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Women of the Empire – Agrippina the Elder
Raven Kamali

Agrippina the Elder was born in 14 BC. She was the fourth child of Julia (the daughter of Augustus) and Marcus Agrippa. She had two elder brothers, Gaius and Lucius, born 20 and 17 BC, respectively, a sister named Julia close to her age, and a younger brother, Agrippa Postumus, born in 11 BC.

At the age of two, Agrippina’s father died, and her mother was married off to the future Emperor Tiberius. The disastrous marriage did not last long. Tiberius abandoned Julia, and she went to live her life according to her own desires, which saw to her permanent banishment when Agrippina was twelve years old. It is unlikely that Agrippina was ever allowed to visit her mother in exile. Thus, Agrippina grew up without a mother. And her step-grandmother, Livia, had absolutely no affection for her. According to Tacitus, she had a stepmother’s aversion to Agrippina. And her great-aunt, Octavia, who was by nature an affectionate woman, was not around while she was growing up – she had died eleven years earlier.

Agrippina had two aunts: Antonia the Elder and Antonia the Younger, the daughters of Octavia and Mark Antony. The former was married to Lucius Domitius Ahenobarbus; the latter to Drusus the Elder, the brother of Emperor Tiberius. She would have been closer to Antonia the Younger than Antonia, the Elder. The former had three children: Germanicus, Livilla, and Claudius (the future emperor). Germanicus was a year older than Agrippina, Livilla, a year younger, and Claudius, four years younger. Three perfect playmates for young Agrippina.

Her two elder brothers, adopted by Augustus, may not have had much interaction with her as they were being groomed for public office. And they both died when Agrippina was a teenager. Gaius died when she was eighteen and Lucius when she was sixteen. We don’t know how close she was to her sister, Julia, or her brother, Postumus. She probably was close to her sister as a child, but that relationship would have ended when the girls grew older. Julia had a wild and extravagant nature that eventually led to her exile in AD 9. How close she was to her brother, Postumus, cannot be gauged either. Postumus seemed to have been an angry young man, so probably he wasn’t very sociable as a child. He was exiled in AD 7 and was executed in AD 14.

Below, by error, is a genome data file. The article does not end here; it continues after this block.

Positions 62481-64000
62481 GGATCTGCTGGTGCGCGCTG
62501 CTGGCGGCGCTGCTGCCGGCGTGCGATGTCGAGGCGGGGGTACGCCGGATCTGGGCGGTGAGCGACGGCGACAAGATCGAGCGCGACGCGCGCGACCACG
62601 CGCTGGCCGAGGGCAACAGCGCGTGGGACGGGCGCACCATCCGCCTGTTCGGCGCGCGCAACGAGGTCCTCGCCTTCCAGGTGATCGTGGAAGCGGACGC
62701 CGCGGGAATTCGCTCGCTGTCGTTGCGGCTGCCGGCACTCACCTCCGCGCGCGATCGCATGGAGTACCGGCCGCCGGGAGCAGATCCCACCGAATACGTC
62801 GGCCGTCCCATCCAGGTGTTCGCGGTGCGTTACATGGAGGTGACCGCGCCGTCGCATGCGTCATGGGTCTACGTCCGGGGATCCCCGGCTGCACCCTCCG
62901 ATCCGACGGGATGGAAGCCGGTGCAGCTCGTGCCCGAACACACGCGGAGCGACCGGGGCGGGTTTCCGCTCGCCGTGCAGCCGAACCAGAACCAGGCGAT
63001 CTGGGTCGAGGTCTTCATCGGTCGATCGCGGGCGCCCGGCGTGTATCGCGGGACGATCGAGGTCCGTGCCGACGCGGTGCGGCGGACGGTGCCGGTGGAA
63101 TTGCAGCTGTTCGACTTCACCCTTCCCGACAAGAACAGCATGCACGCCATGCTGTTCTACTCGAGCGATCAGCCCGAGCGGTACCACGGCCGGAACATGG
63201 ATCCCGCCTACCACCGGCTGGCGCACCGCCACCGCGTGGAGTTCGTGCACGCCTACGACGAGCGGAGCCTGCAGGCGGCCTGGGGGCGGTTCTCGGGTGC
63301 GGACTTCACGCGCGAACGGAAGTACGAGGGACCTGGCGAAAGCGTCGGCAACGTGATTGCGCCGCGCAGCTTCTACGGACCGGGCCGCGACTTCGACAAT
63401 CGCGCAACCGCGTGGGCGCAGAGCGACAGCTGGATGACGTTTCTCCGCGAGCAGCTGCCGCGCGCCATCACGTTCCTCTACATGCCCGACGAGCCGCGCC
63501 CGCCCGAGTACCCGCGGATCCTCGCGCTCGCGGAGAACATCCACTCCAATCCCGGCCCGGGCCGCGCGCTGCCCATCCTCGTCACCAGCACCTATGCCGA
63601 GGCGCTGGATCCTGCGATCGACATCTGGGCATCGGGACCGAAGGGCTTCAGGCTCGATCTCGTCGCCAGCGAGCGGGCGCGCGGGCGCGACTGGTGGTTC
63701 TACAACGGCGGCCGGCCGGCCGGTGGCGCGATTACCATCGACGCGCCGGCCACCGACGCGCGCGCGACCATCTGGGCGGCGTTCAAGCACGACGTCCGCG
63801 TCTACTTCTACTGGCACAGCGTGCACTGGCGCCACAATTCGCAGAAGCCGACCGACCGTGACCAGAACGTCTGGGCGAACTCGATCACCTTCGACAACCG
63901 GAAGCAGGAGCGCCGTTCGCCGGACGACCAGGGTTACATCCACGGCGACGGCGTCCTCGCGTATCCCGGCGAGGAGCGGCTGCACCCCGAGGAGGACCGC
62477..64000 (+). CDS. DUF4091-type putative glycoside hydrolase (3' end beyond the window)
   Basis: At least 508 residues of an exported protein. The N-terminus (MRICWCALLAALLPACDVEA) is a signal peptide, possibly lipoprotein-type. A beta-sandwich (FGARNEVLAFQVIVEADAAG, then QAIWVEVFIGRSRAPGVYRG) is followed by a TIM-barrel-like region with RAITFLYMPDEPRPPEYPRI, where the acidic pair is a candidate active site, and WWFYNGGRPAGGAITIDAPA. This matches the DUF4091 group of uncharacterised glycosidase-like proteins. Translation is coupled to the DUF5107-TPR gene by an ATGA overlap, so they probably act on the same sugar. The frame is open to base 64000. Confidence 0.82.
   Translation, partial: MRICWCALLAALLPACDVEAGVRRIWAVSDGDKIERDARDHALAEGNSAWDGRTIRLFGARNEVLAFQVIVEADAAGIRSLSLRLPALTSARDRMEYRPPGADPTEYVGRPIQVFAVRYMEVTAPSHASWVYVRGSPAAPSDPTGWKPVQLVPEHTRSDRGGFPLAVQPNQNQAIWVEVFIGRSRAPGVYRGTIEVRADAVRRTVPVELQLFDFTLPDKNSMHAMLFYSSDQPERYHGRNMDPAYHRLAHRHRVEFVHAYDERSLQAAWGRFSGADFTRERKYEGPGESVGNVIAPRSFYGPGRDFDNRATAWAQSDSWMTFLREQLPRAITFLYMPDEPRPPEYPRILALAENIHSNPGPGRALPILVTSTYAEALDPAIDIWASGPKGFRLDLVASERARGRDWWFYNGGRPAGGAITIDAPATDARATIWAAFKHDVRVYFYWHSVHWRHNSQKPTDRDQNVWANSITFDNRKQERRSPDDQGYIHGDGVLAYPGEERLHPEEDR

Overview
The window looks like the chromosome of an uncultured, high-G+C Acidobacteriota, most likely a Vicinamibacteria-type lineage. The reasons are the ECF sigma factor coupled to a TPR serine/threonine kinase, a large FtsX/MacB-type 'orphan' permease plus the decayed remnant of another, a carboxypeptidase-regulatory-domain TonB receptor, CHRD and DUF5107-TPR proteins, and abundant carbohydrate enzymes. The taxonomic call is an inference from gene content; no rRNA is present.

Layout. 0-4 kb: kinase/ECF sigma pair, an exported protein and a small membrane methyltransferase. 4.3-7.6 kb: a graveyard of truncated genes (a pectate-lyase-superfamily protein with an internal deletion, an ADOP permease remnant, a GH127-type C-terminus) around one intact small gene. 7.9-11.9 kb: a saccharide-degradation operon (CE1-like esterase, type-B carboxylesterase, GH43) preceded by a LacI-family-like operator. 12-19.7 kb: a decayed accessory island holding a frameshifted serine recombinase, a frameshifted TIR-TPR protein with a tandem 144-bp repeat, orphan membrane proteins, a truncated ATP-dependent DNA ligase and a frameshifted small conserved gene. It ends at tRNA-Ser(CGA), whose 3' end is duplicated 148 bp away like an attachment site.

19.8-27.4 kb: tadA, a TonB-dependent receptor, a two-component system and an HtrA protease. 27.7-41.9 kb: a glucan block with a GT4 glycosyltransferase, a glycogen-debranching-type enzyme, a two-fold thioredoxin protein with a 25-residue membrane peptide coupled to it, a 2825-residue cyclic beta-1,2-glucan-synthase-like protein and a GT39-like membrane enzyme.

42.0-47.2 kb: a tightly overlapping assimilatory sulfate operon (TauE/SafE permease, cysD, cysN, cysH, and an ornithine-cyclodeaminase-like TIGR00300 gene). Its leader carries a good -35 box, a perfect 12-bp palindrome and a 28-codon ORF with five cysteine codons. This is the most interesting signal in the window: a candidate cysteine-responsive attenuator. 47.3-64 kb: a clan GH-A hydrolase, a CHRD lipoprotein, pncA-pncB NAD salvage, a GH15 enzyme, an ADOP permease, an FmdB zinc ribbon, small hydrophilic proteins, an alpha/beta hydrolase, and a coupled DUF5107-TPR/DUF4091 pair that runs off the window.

Thus, given the circumstances of her early life, we can be reasonably confident that she would have experienced a degree of emotional neglect. But Agrippina was too intelligent a child to allow any form of neglect, emotional or otherwise, to have any effect on her bold spirit. She would prove to be both strong and courageous as a young woman. Tacitus described her as a woman who knew no feminine weakness.

Agrippina was nineteen when she married her cousin, Germanicus, with whom she had grown up and was very much in love. She followed him everywhere, no matter how dangerous a situation. In AD 15, Germanicus, who was governor of the three Gauls and commander of the armies on the Rhine, was sent to quell a mutiny in the army of Lower Germany. And Agrippina went with him, even though she was heavily pregnant with their fourth child. Tacitus tells us that when Germanicus was criticized for keeping his baby son, Gaius (Caligula/Little Boots), and his pregnant wife in the camp and was urged to send them away, he pleaded with her to leave, but Agrippina scorned the proposal and reminded him that she was of the blood of the divine Augustus and would live up to it, whatever the danger. It was only when Germanicus burst into tears and clasped her and their son in his arms that he managed to persuade her to leave. The sight of her leaving shamed the troops and stopped the mutiny.